Esphigmenou Monastery

Mount Athos, Greece

The Esphigmenou Monastery is located on the northeastern coast of the Athos Peninsula close to the Monastery of Chilandari. It is ranked eighteenth in the hierarchical order of the twenty monasteries located on the peninsula.

Esphigmenou monastery has existed since the 10th century, although Athonite tradition attributes its founding to Empress Pulcheria, the sister of Emperor Theodosius II, in the 5th century. The origin of the name for the monastery is uncertain. The name of the monastery came from a founding monk who wore a tight belt or from the name of the site upon which the monastery was built. The monastery is built near the sea as at the time it was built the sea was safe from foreign attackers. Manuscripts, however, record serious raids in 1047 and 1534. The 1534 raid was the most severe and was preceded by a fire in 1491.

In between the raids and fire Esphigmenou was favored by the emperors in Constantinople as imperial chrysobulls record the acquisition of property for Esphigmenou in Prolakas, Sloutarass, Krosouvo, Vrasta, Thessaloniki, and Constantinople. Also, Esphigmenou is noted as being the home, in 1310, of St. Athanasius who was Patriarch of Constantinople and of Gregory Palamas, in 1335, who was Archbishop of Thessalonki.

In the 17th century, Esphigmenou entered into a period of decline due to serious financial difficulties. The monastery began a recovery during the following century. This recovery was aided by Grigorios, Metropolitan of Melenikion who made payment of the monastery's debts his main project.

In early part of the 19th century, Theodoritos of Lavra, as the abbot of Esphigmenou, reorganized the monastery as a coenobium and began the construction of a new katholikon in 1806 on the site of an earlier church built in 1010. He built other new buildings such as a new refectory as well. Between 1821 and 1832 Esphigmenou ceased to exist as a monastery as the Ottoman Turkish army commandeered and used the monastery buildings as barracks during the Greek war for independence. With the departure of the Turkish forces, the monastery was restored by Agathangelos Ayiannanitis. The rebuilding effort continued until 1870 and resulted in the construction of the monastery's modern buildings. These included the addition of a exonarthex on the katholikon, construction of the bell tower and a number of chapels and the southern gateway.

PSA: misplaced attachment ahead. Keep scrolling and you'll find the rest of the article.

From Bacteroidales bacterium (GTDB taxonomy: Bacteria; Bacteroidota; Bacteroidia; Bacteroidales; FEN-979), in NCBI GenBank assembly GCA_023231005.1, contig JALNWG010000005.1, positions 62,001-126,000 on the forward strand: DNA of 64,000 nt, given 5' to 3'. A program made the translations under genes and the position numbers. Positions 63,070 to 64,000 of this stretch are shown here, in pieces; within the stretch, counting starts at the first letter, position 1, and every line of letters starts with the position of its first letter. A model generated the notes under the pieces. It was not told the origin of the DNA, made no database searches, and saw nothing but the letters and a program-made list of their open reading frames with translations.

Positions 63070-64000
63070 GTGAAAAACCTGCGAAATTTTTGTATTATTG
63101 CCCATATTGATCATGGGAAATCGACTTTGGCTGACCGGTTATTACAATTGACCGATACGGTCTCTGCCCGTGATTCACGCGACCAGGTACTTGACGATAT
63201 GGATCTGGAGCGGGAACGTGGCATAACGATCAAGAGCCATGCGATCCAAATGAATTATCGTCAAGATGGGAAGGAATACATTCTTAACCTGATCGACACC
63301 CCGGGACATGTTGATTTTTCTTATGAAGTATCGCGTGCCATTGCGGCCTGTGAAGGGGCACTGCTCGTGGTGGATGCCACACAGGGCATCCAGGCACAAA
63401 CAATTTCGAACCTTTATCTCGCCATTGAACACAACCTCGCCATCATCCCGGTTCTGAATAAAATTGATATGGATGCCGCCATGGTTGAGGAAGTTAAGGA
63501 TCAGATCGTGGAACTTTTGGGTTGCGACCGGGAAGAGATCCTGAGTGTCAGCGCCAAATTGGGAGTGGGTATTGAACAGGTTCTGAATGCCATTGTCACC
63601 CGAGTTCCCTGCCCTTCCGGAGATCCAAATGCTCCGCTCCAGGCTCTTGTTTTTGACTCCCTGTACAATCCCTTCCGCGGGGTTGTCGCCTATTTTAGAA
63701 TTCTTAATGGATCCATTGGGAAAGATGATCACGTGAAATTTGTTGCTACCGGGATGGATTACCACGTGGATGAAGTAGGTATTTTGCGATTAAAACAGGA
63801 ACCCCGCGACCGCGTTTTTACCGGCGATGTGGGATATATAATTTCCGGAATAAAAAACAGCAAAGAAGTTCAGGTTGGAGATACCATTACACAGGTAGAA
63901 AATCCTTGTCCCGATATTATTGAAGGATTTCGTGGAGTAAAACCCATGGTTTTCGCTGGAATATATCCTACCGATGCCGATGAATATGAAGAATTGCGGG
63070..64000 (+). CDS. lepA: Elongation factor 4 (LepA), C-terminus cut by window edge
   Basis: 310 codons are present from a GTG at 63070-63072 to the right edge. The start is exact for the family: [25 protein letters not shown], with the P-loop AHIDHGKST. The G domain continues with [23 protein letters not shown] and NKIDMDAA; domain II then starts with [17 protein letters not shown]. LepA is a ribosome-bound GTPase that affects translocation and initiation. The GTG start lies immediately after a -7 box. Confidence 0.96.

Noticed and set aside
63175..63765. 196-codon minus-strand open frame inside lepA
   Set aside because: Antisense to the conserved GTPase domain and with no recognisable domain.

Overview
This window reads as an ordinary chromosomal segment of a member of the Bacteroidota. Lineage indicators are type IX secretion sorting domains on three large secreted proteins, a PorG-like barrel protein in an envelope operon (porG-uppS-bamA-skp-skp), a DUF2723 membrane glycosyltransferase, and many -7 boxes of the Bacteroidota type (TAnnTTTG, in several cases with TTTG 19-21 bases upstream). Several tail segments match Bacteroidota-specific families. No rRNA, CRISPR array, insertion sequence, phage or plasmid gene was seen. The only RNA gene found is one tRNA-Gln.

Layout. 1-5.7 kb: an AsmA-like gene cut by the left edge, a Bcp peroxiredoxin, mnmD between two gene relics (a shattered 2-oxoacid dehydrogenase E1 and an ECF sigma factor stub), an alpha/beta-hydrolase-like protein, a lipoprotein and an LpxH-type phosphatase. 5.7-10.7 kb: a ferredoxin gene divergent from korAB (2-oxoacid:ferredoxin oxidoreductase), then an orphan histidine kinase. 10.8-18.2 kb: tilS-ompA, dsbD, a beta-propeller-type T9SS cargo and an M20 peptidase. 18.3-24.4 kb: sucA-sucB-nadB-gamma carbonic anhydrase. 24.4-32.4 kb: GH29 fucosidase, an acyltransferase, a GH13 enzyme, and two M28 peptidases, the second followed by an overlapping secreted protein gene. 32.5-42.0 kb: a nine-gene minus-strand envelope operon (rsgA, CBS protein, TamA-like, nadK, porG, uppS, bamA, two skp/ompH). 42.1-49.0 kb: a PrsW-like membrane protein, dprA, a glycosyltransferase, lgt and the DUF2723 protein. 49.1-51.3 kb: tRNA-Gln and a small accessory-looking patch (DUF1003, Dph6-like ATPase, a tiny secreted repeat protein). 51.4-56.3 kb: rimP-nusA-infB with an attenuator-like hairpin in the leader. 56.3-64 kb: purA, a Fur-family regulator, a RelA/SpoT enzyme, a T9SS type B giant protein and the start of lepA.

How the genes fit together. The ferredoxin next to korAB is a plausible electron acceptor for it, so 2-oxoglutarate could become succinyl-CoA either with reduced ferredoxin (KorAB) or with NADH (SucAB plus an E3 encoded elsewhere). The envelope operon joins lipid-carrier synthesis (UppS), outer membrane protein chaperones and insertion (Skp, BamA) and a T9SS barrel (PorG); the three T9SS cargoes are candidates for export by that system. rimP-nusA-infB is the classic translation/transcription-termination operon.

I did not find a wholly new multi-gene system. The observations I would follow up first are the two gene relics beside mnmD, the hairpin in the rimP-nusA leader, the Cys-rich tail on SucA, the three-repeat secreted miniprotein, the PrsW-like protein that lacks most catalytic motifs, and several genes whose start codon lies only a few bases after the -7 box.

The katholikon is dedicated to the Ascension of Our Lord. There are two chapels in the katholikon and seven outside of it.

The monastery library contains 372 manuscripts and over 8,000 printed books. Among the treasures held by the monastery, Esphigmenou's most treasured possession is the icon of Our Lady Eleousa. In addition to relics of saints, the monastery possesses the so-called cross of Pulcheria and a large part of the tent used by Napoleon. The tent remnant is used as the curtain for the sanctuary door in the katholikon on the feast day of the Holy Ascension.

References:

Comments

Your name



Address

Mount Athos, Greece
See all sites in Mount Athos

Details

Founded: 10th century
Category: Religious sites in Greece

Rating

4.8/5 (based on Google user reviews)

User Reviews

Miodrag Zizovic (21 months ago)
For all pilgrims that come to Athos for faith reasons this is the must visit place. Mix of fear that I felt in front of monastery icons and joy that comes from monastic brotherhood creates an feeling that cant be explained by words.
Nick Van Konst (2 years ago)
The last Castle of Hellenism and the Orthodox ideas, with megatons of knowllege inside.
Nick Van Konst (2 years ago)
The last Castle of Hellenism and the Orthodox ideas, with megatons of knowllege inside.
Novak Delija (4 years ago)